Air Leakage Testing - Maryland Energy Code Compliance
Get Your New Home Maryland Energy Code Tested Today!
If you are your own general contractor, you are building a house for the first time or any other reason that you are looking for blower door testing and duct blaster testing then you have come to the right place!
IECC Test Benefits
Air leakage control in new residential homes is an enormous opportunity that the Department of Energy recognizes as a clear way to improve energy efficiency, comfort and safety. The International Energy Conservation Code (IECC) added air sealing as a key provision to meet. Understanding the guidelines and knowing best practices to achieve results are important to the overall success of your new, energy efficient home. Reducing air leakage can improve summer indoor conditions (less humidity) and winter month energy loss can be greatly reduced with proper air sealing.
Air Leakage Basics
Air sealing a house is often times misunderstood. Using caulking and other sealant (foam, weatherstripping) can greatly improve the overall "tightness" of a home and the benefits from taking such actions include:
Lower heating bills
Open cell spray foam seals & insulates
The whole house air leakage test is conducted using a blower door system and the conditions of the home must be set up properly for the test to be considered valid. Proper set-up includes setting interior and exterior doors in the proper position, dampers and other gateways shall be closed, but not sealed beyond their intended infiltration control measures (flap, louver) and all appliances must be in the off position. Having the test run by a certified BPI Building Analyst ensures accurate results. A building analyst is trained to identify air leakage in your home and find the right solutions to fix the issues.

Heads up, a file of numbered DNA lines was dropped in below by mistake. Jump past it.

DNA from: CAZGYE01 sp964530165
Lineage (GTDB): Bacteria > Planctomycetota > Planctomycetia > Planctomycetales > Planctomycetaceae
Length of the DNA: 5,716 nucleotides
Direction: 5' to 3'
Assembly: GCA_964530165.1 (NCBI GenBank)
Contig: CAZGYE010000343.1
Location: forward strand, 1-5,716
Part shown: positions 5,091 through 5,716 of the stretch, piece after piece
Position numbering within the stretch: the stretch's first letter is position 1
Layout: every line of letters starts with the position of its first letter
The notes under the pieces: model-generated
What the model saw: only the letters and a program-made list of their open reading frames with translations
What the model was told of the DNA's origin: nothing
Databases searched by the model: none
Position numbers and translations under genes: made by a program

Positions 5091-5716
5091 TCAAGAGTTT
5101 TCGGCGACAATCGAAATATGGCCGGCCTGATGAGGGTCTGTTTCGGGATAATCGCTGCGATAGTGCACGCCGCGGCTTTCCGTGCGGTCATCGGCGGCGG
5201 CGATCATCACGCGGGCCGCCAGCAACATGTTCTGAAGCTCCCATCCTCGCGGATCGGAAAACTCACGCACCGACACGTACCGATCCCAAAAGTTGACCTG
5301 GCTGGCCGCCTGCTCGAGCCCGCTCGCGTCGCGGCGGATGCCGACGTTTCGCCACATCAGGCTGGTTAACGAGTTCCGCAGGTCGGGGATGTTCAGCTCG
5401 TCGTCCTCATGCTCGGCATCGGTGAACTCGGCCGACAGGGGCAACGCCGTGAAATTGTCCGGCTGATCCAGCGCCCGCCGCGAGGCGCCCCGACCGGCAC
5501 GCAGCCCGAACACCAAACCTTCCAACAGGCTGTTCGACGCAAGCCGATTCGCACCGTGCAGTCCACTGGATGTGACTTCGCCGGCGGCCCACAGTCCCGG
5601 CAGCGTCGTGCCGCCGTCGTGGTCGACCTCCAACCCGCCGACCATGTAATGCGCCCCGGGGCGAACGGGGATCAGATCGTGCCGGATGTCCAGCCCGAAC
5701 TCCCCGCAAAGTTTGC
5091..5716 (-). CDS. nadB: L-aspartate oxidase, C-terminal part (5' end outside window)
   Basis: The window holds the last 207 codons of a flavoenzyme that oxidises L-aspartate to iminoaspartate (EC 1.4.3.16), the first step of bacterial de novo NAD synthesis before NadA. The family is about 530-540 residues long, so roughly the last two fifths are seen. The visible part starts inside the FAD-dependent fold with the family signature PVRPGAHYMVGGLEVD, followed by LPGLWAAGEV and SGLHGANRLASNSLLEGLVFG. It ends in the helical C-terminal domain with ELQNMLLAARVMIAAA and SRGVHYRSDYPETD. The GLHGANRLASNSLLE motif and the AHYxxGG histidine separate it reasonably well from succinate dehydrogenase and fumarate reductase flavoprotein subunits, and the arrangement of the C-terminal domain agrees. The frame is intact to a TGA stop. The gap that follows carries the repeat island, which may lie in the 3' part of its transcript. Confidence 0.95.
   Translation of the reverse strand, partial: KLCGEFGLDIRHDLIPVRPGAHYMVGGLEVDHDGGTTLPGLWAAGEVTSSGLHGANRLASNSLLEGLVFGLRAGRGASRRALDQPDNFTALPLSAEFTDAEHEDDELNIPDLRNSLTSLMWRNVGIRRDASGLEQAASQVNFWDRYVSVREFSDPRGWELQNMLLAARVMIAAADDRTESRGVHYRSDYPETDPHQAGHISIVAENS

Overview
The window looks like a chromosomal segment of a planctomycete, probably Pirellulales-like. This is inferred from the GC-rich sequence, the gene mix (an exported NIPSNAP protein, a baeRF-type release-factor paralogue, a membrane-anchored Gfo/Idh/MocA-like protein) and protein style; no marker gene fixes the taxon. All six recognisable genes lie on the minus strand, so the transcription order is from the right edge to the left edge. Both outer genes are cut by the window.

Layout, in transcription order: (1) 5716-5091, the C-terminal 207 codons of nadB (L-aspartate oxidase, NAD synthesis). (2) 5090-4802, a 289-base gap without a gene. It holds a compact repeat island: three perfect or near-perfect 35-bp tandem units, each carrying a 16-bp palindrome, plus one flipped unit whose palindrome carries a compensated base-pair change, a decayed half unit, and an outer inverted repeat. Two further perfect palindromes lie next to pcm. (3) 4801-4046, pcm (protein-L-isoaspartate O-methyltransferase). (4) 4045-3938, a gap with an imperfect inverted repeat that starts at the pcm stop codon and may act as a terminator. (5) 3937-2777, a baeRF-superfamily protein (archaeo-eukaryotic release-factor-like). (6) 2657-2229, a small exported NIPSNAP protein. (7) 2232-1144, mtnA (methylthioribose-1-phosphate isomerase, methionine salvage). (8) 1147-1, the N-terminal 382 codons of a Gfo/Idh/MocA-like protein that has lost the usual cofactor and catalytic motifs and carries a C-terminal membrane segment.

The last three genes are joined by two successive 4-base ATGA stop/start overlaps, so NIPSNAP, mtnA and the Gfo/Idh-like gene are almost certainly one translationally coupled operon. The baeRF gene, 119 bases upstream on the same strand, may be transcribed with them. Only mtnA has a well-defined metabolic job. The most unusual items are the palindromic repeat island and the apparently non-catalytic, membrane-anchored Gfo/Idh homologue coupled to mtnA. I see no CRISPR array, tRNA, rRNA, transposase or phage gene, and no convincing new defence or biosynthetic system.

Sealing & insulating ducts greatly improves efficiency
The Best Way to Pass the Maryland Energy Code Tests
1. Air barrier and thermal barrier.
4. Windows, skylight and doors
5. Rim Joists
6. Insulation must be installed and affixed to the underside of the subfloor plywood.
7. Crawl Space Walls
8. Shafts, penetrations
9. Narrow Cavities
10. Garage Separation
11. Recessed Lighting
12. Plumbing and wiring
13. Shower/tub on exterior wall
14. Electrical/phone box on exterior walls
15. HVAC duct measures
Frequently Asked Questions About IECC Maryland Testing
How to Prepare for IECC Blower Door Testing
It is important to make sure the finishing touches are complete around the new house before scheduling blower door or duct blaster testing. If there is missing drywall, gaps in celings or unsealed ductwork it is best to complete all of the finishing work to get the best air leakage result.
Are You Building a New House in Maryland?
FROM the DEPARTMENT OF ENERGY: Sealing the building thermal envelope has been required by the energy code for many years (editions of the IECC). However, in years past the provisions were somewhat vague and only required that areas of potential air leakage such as joints, seams, and utility penetrations be sealed with a durable material such as caulking, gasketing, or weather stripping.
The 2009 IECC required verification of air sealing by either a visual inspection against a detailed checklist or a whole-house pressure test. The 2012 IECC NOW requires all new construction and additions be both visually inspected and pressure tested as mandatory requirements.
There have been some slight changes to the visual inspection checklist and ratcheting down of the testing parameters, requiring houses to be much tighter than the previous edition of the code (see Figure 2 and Table 1). (Source: DOE - Air Leakage Guide | Building Technologies Program)
The less times this happens, the tighter the home and as a result, the more efficient the home. (please be sure to learn about mechanical ventilation for good indoor air quality).